TRX, also known as total body resistance exercise, is a suspension kit designed by ex-Navy SEAL Randy Hetrick, allowing trainees to do various activities and train all major muscle groups.
Despite its simplicity, TRX is a revolutionary piece of equipment for trainees to use their body weight and develop strength, muscle mass, endurance, balance, joint stability, and mobility.
But who is TRX for? More importantly, is it right for you, and how might you be able to adjust the difficulty of each workout to suit your needs?
Read on to find out.
WHO IS TRX SUSPENSION TRAINING FOR?
Here’s the beauty of TRX Suspension Training:
It works for trainees of all levels.
Whether you’re a fitness newbie who hasn’t exercised since high school or a seasoned athlete with thousands of workouts behind your back, TRX is a great way to challenge yourself and improve further.
TRX Suspension Training is effective because there are hundreds of exercises to pick from, many tweaks you can make, and virtually endless options to combine activities into workouts.
With that said, complete beginners could benefit from coaching, at least initially. Using a suspension kit is challenging because of the greater stability demands. Trainees need balance and some core strength to maintain an optimal body position and perform at their best.
5 WAYS TO MODIFY YOUR TRX WORKOUTS
1. Choose Exercises Wisely
The first obvious way to put together effective TRX workouts is to select exercises that provide enough challenge.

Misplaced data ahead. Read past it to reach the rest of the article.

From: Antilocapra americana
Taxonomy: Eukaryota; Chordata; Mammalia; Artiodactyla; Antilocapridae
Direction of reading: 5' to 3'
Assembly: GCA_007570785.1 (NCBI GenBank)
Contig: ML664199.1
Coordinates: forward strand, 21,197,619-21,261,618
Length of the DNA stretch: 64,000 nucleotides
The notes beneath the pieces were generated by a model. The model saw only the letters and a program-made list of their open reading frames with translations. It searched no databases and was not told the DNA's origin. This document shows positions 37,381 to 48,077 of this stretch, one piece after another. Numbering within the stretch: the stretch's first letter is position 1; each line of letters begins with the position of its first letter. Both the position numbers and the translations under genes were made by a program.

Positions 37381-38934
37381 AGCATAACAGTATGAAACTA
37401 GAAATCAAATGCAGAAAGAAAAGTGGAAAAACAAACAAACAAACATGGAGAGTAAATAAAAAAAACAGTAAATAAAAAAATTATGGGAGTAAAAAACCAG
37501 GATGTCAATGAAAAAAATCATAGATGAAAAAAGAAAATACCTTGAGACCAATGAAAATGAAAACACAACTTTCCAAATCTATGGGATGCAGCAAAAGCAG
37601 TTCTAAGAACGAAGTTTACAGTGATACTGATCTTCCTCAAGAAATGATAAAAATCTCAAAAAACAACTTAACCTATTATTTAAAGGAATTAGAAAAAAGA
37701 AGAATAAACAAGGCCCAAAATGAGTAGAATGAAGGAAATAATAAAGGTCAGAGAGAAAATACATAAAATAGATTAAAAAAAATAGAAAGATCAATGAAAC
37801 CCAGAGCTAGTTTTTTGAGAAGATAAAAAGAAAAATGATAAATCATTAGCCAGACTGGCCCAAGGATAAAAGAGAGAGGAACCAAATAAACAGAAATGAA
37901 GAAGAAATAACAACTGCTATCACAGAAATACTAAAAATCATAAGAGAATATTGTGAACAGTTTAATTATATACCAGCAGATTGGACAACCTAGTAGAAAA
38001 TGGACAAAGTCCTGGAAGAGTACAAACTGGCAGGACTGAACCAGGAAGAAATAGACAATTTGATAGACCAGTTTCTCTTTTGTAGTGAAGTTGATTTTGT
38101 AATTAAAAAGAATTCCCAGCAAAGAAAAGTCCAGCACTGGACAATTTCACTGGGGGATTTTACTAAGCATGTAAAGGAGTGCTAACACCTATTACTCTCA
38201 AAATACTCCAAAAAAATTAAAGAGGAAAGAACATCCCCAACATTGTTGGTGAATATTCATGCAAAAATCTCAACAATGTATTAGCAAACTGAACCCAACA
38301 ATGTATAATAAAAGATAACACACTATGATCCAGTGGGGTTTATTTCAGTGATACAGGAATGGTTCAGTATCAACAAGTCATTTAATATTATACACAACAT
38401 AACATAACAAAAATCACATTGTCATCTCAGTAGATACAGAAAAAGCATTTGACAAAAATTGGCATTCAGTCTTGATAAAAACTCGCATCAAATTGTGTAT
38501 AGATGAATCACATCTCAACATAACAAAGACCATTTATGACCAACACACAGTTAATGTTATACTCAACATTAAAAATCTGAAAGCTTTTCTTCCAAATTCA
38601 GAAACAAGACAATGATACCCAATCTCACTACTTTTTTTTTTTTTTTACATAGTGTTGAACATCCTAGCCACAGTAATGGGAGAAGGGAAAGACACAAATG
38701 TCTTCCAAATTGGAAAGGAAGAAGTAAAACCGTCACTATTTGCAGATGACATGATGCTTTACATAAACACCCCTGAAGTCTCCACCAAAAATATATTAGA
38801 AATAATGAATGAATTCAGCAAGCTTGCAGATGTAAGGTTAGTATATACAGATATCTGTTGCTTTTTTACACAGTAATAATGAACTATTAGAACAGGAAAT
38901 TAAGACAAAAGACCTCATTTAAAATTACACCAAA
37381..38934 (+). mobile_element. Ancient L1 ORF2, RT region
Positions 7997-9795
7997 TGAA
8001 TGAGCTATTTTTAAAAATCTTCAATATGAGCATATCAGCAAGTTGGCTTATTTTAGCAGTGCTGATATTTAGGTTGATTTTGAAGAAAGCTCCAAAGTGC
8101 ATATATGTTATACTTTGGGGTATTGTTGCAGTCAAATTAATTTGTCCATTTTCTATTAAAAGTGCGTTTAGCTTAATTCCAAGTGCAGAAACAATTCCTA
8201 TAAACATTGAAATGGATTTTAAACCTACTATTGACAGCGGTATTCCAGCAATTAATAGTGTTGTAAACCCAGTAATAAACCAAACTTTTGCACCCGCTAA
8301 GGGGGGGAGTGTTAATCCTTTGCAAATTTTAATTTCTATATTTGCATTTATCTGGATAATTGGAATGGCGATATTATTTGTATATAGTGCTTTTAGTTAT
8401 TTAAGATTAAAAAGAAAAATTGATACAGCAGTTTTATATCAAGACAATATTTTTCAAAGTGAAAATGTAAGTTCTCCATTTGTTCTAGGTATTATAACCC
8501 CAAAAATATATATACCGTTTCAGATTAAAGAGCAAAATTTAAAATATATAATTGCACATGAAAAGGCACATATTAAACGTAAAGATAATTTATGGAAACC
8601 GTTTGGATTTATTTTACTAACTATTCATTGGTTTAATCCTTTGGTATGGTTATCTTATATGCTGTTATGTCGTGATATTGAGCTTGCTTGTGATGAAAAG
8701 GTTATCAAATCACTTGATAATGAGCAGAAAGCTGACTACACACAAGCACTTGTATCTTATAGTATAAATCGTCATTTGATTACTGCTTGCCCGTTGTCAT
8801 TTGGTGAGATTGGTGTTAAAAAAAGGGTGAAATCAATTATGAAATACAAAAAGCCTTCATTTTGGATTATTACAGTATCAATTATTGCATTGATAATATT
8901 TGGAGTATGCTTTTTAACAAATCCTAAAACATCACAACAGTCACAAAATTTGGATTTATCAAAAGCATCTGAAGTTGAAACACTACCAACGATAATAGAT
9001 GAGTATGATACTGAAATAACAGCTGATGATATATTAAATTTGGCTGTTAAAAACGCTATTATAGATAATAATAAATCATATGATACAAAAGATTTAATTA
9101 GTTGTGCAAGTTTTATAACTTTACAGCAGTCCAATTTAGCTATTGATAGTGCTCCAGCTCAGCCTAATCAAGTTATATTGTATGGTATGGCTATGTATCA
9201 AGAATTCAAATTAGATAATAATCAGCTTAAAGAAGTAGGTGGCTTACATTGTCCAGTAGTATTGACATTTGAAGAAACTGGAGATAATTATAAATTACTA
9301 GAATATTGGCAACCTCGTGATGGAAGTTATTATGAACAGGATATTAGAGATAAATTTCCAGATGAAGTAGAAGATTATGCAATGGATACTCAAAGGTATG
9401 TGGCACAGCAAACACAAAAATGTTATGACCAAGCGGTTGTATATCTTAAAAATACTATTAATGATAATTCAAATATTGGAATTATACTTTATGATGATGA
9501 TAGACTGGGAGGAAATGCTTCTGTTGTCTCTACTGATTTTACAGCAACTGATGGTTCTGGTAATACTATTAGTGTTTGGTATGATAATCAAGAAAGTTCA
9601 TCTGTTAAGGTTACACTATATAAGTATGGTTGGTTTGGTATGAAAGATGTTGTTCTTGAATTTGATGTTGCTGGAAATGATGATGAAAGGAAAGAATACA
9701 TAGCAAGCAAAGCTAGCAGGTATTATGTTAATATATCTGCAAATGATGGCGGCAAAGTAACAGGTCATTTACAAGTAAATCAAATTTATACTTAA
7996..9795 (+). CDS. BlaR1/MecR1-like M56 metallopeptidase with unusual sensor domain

For example, if you’re a beginner, you might start with TRX squats. As you gain experience, start mastering step-back lunges and suspended TRX Lunges.
2. Tweak Your Body Position
Another neat way to modify your TRX workouts is to tweak your body angle. Doing so allows you to adjust the resistance on various pushing and pulling exercises.
For instance, grab the handles and stand almost upright to perform the chest press. Once you’ve gotten used to the movement and can do at least 12 to 15 controlled reps, walk your feet back, causing your body to lean forward, making the exercise more challenging.
3. Adjust Your Rest Periods
Another practical way to adjust the difficulty of your TRX workouts is to tweak your rest periods.
For example, you can take more extended rest periods at first because it will take your body time to get used to suspension training. As you gain experience and do progressively more reps, shorten your rest periods––from 3 to 4 down to 2-3, then to 1-2 minutes.
4. Maximize the Range of Motion
Doing partial reps is an excellent way to learn new exercises, such as the chest press, single-leg squat, and inverted row.
Instead of training through the full joint range of motion, keep each repetition limited within a few inches and gradually increase it as you develop strength and stability.
For instance, start by squatting a quarter way down, then halfway down, then work on full squats.
5. Determine Your Ideal Training Volume
Training volume is simply a measure of how much work you do during a workout or training week.
Beginners don’t need a ton of volume to progress because they are more sensitive to training stress. Even small amounts of quality training can produce results: muscle and strength gain, balance, etc.
In contrast, more advanced folks need more volume to keep making progress. They are much more used to training stress and need to push themselves harder to see improvements.
A simple way to track volume is to count the number of sets you do per workout. As a beginner, you can start with up to ten sets and gradually bump the number to 15 as you gain experience.
Check out my YouTube Playlist created for beginners: https://youtube.com/playlist?list=PLnhuvunvV5Qr_EMrF52ntoM_Y9ekUwsUO